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Wednesday 26 June 2019

'He physically and mentally destroyed me' - Mum shares harrowing story of domestic abuse and how she turned her life around

Priscilla Grainger with daughter Ainie
Priscilla Grainger with daughter Ainie
Catherine Devine

Catherine Devine

Priscilla Grainger remembers a time she thought she was going to die. After she was thrown against a radiator and left in agony with a broken jaw and injured ribs, Priscilla thought that her time had come.

The Dublin mother-of-one's message to other women in this situation today is simple she says: "Get a plan and get out now."

Priscilla recalls how she was married for just two days when her new husband began abusing her.

"I met the man of my dreams and he was an absolute gentleman up until we decided to get married. On the second night of our honeymoon in Florida he beat me senseless because I didn't do what I was told.

"We were having a few drinks and I was tired so I decided to go up to the room but he wanted to stay down and have a few drinks. I went up to the room and read my book and the next thing he came up and said 'you left me on my own down there... you'll do as you're told'.

"He had never done anything like that before so I laughed and he got very angry. He said 'you're married to me now, you shouldn't have left me' and I told him not to speak to me like that. He just pushed me and hit me at the side of the neck. Then he kicked me in my side. I was absolutely shocked."

Priscilla said the next morning her new husband said she was "blowing it out of proportion" and that he had had too many drinks.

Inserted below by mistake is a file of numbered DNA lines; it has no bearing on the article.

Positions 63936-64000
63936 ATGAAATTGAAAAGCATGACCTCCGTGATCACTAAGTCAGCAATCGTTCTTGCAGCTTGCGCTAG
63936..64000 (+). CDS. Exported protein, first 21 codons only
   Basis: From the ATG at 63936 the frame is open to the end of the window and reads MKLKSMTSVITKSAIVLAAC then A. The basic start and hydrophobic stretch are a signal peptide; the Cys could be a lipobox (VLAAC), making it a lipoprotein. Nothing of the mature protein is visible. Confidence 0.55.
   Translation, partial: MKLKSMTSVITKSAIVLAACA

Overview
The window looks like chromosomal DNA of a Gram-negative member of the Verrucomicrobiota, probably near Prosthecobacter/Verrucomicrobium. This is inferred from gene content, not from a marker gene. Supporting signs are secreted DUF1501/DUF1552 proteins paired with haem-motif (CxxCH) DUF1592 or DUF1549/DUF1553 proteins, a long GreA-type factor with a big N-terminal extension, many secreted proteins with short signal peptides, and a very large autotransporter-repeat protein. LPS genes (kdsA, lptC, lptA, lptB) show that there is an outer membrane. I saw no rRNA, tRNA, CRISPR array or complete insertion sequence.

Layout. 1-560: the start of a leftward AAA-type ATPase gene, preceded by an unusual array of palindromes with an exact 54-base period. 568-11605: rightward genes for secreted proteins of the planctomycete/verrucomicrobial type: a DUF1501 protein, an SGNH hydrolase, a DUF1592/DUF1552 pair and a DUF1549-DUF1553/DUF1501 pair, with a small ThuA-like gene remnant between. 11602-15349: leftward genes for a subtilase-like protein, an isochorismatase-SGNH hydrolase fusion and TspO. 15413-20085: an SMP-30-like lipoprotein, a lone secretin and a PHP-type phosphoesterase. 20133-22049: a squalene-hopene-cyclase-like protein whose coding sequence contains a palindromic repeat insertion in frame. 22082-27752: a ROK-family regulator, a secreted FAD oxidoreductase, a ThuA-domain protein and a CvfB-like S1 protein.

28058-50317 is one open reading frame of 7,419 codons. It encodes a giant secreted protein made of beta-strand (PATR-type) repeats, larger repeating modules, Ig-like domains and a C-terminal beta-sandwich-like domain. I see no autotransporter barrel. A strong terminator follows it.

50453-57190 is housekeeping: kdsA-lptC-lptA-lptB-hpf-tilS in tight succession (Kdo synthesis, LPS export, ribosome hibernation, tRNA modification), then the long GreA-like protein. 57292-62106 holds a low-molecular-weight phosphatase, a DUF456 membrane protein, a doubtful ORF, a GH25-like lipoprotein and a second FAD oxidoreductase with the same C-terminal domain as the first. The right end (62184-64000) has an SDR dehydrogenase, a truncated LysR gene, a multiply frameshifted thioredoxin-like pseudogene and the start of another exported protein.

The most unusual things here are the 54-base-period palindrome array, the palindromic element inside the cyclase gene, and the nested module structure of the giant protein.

"I put it down to be a one-off. I noticed quickly after that he started to take control of our finances. I realised there was a problem, but love is blind."

She added that the abuse continued when she returned home after their honeymoon.

"After a year, I had enough and walked out. He pleaded that he would get help for his gambling so I came back. He got help, but it didn't last. Soon I was pregnant with my daughter Ainie."

Priscilla said she was abused by her husband twice during this pregnancy.

"He threw a vase at me and hurt me quite badly. It brought me into early labour and they had to give me injections to develop her organs.

"After Ainie was born, things got worse. It got so bad because he was jealous of the baby. He said his needs weren't being taken care of. He wanted a mother, not a wife. I had to work in the family business and I would come home and he would be sitting on the couch with Ainie, and she wouldn't have been changed since I left that morning at 7am. When I asked why Ainie wasn't looked after he would become very abusive."

When Ainie was nine-months-old, Priscilla made her escape.

"I left on New Year's Eve in the middle of the night. I knew he was out drinking so I took Ainie and we drove around the city. I had hot water bottles in the car to keep her warm. I had nowhere to go. My parents were in Leitrim but it was too late in the night to go down to them.